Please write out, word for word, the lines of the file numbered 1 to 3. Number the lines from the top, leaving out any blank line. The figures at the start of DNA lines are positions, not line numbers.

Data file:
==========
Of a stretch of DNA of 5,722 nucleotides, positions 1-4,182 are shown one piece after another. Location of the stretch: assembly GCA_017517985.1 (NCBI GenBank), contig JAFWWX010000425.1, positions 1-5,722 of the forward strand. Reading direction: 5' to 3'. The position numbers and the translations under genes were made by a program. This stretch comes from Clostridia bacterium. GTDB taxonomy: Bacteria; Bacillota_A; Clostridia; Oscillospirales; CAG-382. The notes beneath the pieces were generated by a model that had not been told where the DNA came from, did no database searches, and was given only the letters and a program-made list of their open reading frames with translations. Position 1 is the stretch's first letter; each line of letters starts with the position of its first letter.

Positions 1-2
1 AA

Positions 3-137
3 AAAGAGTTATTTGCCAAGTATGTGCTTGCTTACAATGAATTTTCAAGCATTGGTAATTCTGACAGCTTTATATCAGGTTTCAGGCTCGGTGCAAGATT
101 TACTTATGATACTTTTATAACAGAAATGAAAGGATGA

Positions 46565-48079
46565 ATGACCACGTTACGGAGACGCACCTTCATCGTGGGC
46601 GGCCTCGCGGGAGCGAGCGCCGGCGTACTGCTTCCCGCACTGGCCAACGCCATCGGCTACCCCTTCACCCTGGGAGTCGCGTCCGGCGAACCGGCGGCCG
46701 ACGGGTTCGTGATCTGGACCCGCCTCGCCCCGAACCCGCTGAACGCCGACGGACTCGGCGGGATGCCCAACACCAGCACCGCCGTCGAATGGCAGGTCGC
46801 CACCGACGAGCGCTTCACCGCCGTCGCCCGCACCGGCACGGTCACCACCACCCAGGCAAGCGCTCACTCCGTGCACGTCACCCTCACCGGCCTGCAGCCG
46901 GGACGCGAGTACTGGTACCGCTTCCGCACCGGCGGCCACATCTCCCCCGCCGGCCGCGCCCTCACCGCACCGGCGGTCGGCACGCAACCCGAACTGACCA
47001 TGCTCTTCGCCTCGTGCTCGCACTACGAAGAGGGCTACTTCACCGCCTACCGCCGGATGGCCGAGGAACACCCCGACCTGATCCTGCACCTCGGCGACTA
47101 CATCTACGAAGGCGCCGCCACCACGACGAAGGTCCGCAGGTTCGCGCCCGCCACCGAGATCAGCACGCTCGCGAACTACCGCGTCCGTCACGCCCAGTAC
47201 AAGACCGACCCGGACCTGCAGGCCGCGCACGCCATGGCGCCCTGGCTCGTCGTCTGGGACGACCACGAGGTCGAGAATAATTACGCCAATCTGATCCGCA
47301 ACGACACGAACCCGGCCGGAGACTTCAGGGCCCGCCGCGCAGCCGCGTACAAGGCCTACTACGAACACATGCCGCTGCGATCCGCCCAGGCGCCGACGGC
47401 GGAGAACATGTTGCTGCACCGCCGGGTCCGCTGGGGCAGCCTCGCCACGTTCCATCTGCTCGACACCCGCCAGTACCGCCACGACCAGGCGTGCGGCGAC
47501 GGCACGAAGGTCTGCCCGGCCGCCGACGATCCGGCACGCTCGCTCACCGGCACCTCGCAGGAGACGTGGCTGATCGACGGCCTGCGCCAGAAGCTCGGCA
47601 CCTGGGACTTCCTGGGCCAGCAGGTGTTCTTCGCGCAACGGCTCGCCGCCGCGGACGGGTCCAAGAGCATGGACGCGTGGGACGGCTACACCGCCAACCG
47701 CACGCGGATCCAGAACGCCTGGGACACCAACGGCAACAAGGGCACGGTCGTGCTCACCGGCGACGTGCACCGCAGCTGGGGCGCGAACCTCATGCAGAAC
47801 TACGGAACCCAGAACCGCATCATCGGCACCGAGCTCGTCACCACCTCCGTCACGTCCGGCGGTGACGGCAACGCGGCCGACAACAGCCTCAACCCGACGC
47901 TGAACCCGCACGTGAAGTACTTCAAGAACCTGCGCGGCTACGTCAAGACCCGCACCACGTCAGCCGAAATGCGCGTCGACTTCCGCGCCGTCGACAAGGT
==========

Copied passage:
Of a stretch of DNA of 5,722 nucleotides, positions 1-4,182 are shown one piece after another. Location of the stretch: assembly GCA_017517985.1 (NCBI GenBank), contig JAFWWX010000425.1, positions 1-5,722 of the forward strand. Reading direction: 5' to 3'. The position numbers and the translations under genes were made by a program. This stretch comes from Clostridia bacterium. GTDB taxonomy: Bacteria; Bacillota_A; Clostridia; Oscillospirales; CAG-382. The notes beneath the pieces were generated by a model that had not been told where the DNA came from, did no database searches, and was given only the letters and a program-made list of their open reading frames with translations. Position 1 is the stretch's first letter; each line of letters starts with the position of its first letter.

Positions 1-2
1 AA